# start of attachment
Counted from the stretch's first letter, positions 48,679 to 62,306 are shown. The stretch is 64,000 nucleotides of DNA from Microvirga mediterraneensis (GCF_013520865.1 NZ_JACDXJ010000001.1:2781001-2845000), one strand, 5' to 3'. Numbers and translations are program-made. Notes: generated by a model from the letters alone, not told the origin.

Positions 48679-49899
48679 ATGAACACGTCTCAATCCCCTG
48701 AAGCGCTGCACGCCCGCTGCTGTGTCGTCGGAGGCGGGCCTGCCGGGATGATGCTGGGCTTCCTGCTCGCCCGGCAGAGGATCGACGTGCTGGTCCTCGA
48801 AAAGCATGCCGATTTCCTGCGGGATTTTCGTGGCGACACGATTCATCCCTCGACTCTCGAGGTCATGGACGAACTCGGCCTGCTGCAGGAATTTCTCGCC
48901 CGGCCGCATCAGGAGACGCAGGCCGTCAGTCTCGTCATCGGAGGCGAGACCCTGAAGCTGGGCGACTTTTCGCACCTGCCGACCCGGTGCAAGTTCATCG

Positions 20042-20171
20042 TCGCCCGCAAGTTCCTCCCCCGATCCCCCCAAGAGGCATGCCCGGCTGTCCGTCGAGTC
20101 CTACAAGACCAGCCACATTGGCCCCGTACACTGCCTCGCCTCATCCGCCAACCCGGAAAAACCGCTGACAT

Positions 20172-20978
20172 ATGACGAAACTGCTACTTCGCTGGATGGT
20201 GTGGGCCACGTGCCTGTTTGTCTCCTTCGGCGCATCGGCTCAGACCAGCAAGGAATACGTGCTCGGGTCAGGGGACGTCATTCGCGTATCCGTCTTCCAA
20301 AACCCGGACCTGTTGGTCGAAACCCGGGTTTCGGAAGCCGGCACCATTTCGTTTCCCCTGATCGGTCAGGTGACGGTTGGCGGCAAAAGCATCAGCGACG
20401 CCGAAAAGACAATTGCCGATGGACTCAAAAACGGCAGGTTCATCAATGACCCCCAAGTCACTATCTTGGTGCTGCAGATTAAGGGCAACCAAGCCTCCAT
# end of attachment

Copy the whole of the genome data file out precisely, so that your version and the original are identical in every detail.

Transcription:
Counted from the stretch's first letter, positions 48,679 to 62,306 are shown. The stretch is 64,000 nucleotides of DNA from Microvirga mediterraneensis (GCF_013520865.1 NZ_JACDXJ010000001.1:2781001-2845000), one strand, 5' to 3'. Numbers and translations are program-made. Notes: generated by a model from the letters alone, not told the origin.

Positions 48679-49899
48679 ATGAACACGTCTCAATCCCCTG
48701 AAGCGCTGCACGCCCGCTGCTGTGTCGTCGGAGGCGGGCCTGCCGGGATGATGCTGGGCTTCCTGCTCGCCCGGCAGAGGATCGACGTGCTGGTCCTCGA
48801 AAAGCATGCCGATTTCCTGCGGGATTTTCGTGGCGACACGATTCATCCCTCGACTCTCGAGGTCATGGACGAACTCGGCCTGCTGCAGGAATTTCTCGCC
48901 CGGCCGCATCAGGAGACGCAGGCCGTCAGTCTCGTCATCGGAGGCGAGACCCTGAAGCTGGGCGACTTTTCGCACCTGCCGACCCGGTGCAAGTTCATCG

Positions 20042-20171
20042 TCGCCCGCAAGTTCCTCCCCCGATCCCCCCAAGAGGCATGCCCGGCTGTCCGTCGAGTC
20101 CTACAAGACCAGCCACATTGGCCCCGTACACTGCCTCGCCTCATCCGCCAACCCGGAAAAACCGCTGACAT

Positions 20172-20978
20172 ATGACGAAACTGCTACTTCGCTGGATGGT
20201 GTGGGCCACGTGCCTGTTTGTCTCCTTCGGCGCATCGGCTCAGACCAGCAAGGAATACGTGCTCGGGTCAGGGGACGTCATTCGCGTATCCGTCTTCCAA
20301 AACCCGGACCTGTTGGTCGAAACCCGGGTTTCGGAAGCCGGCACCATTTCGTTTCCCCTGATCGGTCAGGTGACGGTTGGCGGCAAAAGCATCAGCGACG
20401 CCGAAAAGACAATTGCCGATGGACTCAAAAACGGCAGGTTCATCAATGACCCCCAAGTCACTATCTTGGTGCTGCAGATTAAGGGCAACCAAGCCTCCAT